Some banged their heads against the hospital wall. Some, wide-eyed, just stared vacantly. Others mumbled "the sea is coming," reliving the horrors of the massive tsunami (search) that took their families and homes.
They were among the first people to be treated in Sri Lanka's southern port city of Galle for post-traumatic stress disorder (search). Doctors worry the debilitating condition will engulf many survivors of last week's massive waves.
The helplessness and agony are reflections of the loss of some 140,000 lives in 11 countries from Indonesia's 9.0-magnitude earthquake and the resulting tsunami. Sri Lanka accounted for more than 30,000 deaths.
Gamini Liyanage, 35, repeatedly pounded his head on the wall above his bed's iron headboard at Karapitiya hospital's main psychiatric ward. He then bounced out of bed and tried to jump out a window. Men in white hospital suits dragged him back to his bed, where he sobbed.
When the tsunami hit, Liyanage's 3-year-old daughter was yanked from his arms when he tripped while trying to escape his flooding home. His wife, Champika, escaped with their son but found her daughter's body hours later in what used to be their home.
"Even though I knew she was dead I carried her in my arms and ran about two kilometers (about a mile) to the hospital," Champika said, her eyes filled with tears. "We had so many expectations for her."
Dr. R. Reuban, a psychiatrist at the hospital, said he had dealt with several dozen patients after the tsunami whose symptoms include aggressiveness, incoherent speech, anxiety and suicidal tendencies.
"There are many people whose level of grief has reached abnormal proportions," he said. "It's important that these people get as much support from their remaining family members and are able to indulge in funeral and religious rituals" to help the healing process.
Post-traumatic stress disorder, or PTSD, is a psychiatric condition triggered by extremely upsetting experiences such as rape, war and natural disasters.
While nearly everyone exposed to such trauma suffers emotional distress, only a fraction develop PTSD. Unable to cope with the trauma, they become crippled by an extreme sense of helpless or fear, which can interfere with their ability to look after themselves.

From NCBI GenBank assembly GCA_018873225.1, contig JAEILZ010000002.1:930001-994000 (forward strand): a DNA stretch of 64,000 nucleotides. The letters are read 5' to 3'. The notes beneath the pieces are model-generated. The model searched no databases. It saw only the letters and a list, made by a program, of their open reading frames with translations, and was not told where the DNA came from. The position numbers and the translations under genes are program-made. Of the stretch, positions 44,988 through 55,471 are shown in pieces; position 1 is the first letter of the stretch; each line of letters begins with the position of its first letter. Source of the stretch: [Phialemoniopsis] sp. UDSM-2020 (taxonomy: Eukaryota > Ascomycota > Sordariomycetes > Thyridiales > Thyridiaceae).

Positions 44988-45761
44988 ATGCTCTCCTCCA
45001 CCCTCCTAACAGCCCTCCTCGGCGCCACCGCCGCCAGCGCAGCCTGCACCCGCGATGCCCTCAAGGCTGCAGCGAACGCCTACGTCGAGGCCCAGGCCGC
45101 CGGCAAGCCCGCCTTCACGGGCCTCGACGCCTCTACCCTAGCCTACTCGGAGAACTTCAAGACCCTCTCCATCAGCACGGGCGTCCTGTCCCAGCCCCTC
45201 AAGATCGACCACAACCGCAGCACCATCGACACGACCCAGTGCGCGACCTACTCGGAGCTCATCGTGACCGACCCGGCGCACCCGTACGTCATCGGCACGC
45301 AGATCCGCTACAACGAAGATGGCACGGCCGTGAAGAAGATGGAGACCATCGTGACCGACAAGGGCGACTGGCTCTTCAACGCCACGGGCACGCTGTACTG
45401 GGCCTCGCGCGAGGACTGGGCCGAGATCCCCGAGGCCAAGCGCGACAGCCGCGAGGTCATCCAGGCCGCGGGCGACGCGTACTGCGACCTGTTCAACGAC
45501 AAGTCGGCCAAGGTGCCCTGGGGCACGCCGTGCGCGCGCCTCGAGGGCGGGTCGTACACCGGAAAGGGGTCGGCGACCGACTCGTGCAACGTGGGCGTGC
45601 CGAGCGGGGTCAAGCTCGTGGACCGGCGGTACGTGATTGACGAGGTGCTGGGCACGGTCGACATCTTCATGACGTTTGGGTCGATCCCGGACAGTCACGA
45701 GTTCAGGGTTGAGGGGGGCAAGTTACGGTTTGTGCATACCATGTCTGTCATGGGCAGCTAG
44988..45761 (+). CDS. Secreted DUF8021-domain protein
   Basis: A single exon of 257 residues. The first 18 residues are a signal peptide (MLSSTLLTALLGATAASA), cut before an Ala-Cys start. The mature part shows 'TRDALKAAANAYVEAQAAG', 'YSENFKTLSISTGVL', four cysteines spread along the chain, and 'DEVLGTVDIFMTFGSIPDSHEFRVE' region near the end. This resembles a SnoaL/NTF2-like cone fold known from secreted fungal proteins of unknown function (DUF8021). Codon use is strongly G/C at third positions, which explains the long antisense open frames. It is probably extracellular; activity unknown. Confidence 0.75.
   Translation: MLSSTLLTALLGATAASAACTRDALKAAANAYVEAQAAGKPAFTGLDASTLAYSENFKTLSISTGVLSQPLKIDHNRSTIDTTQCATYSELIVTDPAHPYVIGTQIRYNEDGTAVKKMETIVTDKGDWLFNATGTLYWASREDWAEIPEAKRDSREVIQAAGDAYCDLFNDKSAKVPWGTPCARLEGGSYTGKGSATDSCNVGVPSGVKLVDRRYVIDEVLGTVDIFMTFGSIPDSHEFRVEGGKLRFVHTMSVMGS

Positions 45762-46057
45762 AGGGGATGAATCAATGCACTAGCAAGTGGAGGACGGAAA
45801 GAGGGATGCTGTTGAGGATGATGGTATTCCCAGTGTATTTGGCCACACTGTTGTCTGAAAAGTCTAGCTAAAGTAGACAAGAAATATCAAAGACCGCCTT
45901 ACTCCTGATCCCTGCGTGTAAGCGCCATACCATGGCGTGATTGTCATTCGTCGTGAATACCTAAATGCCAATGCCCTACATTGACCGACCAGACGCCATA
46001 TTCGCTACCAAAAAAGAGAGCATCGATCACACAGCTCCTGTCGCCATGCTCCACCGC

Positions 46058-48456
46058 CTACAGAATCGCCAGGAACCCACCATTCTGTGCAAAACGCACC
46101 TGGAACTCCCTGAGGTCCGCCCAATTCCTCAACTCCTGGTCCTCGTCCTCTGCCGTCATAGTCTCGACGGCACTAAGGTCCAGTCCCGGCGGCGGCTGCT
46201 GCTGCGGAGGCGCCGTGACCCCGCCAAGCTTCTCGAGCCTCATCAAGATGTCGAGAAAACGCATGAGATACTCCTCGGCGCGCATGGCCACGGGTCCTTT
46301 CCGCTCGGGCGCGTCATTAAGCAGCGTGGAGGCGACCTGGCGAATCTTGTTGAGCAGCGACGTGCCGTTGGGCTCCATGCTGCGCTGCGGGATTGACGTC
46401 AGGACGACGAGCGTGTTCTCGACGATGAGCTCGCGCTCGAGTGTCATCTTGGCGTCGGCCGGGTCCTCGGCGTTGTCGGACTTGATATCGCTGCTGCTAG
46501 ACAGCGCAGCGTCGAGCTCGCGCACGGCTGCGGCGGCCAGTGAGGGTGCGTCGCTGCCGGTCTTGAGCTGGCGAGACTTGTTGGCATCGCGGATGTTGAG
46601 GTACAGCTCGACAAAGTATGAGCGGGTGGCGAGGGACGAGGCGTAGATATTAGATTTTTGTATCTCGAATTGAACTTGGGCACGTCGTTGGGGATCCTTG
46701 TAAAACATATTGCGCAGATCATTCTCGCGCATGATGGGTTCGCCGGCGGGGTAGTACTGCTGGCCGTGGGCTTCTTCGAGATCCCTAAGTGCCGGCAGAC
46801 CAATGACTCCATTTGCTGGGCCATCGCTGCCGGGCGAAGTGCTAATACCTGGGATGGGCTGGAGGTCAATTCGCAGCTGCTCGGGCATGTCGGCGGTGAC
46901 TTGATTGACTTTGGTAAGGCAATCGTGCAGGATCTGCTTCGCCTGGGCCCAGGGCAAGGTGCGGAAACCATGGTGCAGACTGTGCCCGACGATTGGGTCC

"Survivors are ridden by guilt, recurring images of the tsunami and many have expressed fears about going back to the high seas," said Dr. I. Meenakshi, a psychiatrist from the Institute of Mental Health in Madras, India.
Meenakshi, part of a team of psychiatrists working in relief camps, said that while government departments and aid agencies have ensured emergency medical care, food and shelter, the emotional and psychological fallout of the tsunami (search) could take years to heal.
"We met fishermen who have been in the trade for 20 to 30 years, who expressed fear about taking a boat back to sea. Their confidence has been shaken and there are feelings of insecurity," she said.
Wivina Belmonte, Geneva spokeswoman for the U.N. Children's Fund, UNICEF, said the trauma for some is "unimaginable."
"It's horrific for us sitting in comfortable living rooms watching these horrendous pictures," Belmonte said. "For kids to have lived this, to have hung on to a parent, maybe to have lost the parent's grasp ... this is something they have to deal with for the next years."
Western tour operators have sent counselors to help returning tourists. The British, Finnish and American Red Cross (search) societies also have dispatched psychological support teams either to help tourists or to train local Red Cross workers, said Janet Rodenburg, who heads the Reference Center for Psychological Support of the international Red Cross.
"What the delegates are trying to do now is to inform the public about the very normal reactions to these things that have happened," Rodenburg said. "It's very normal to have problems sleeping and it's very normal that you are irritated."
A one-day workshop was to be held in Galle on Wednesday to train 60 medical students in disaster and trauma counseling, said Professor Susarith Mendis, head of the medical faculty. They will be then be dispatched to southern Sri Lanka to try to help.
It's that help that Champika clings to as she turns to Reuban with a question: "Can my husband be cured?"
He gives a hopeful nod.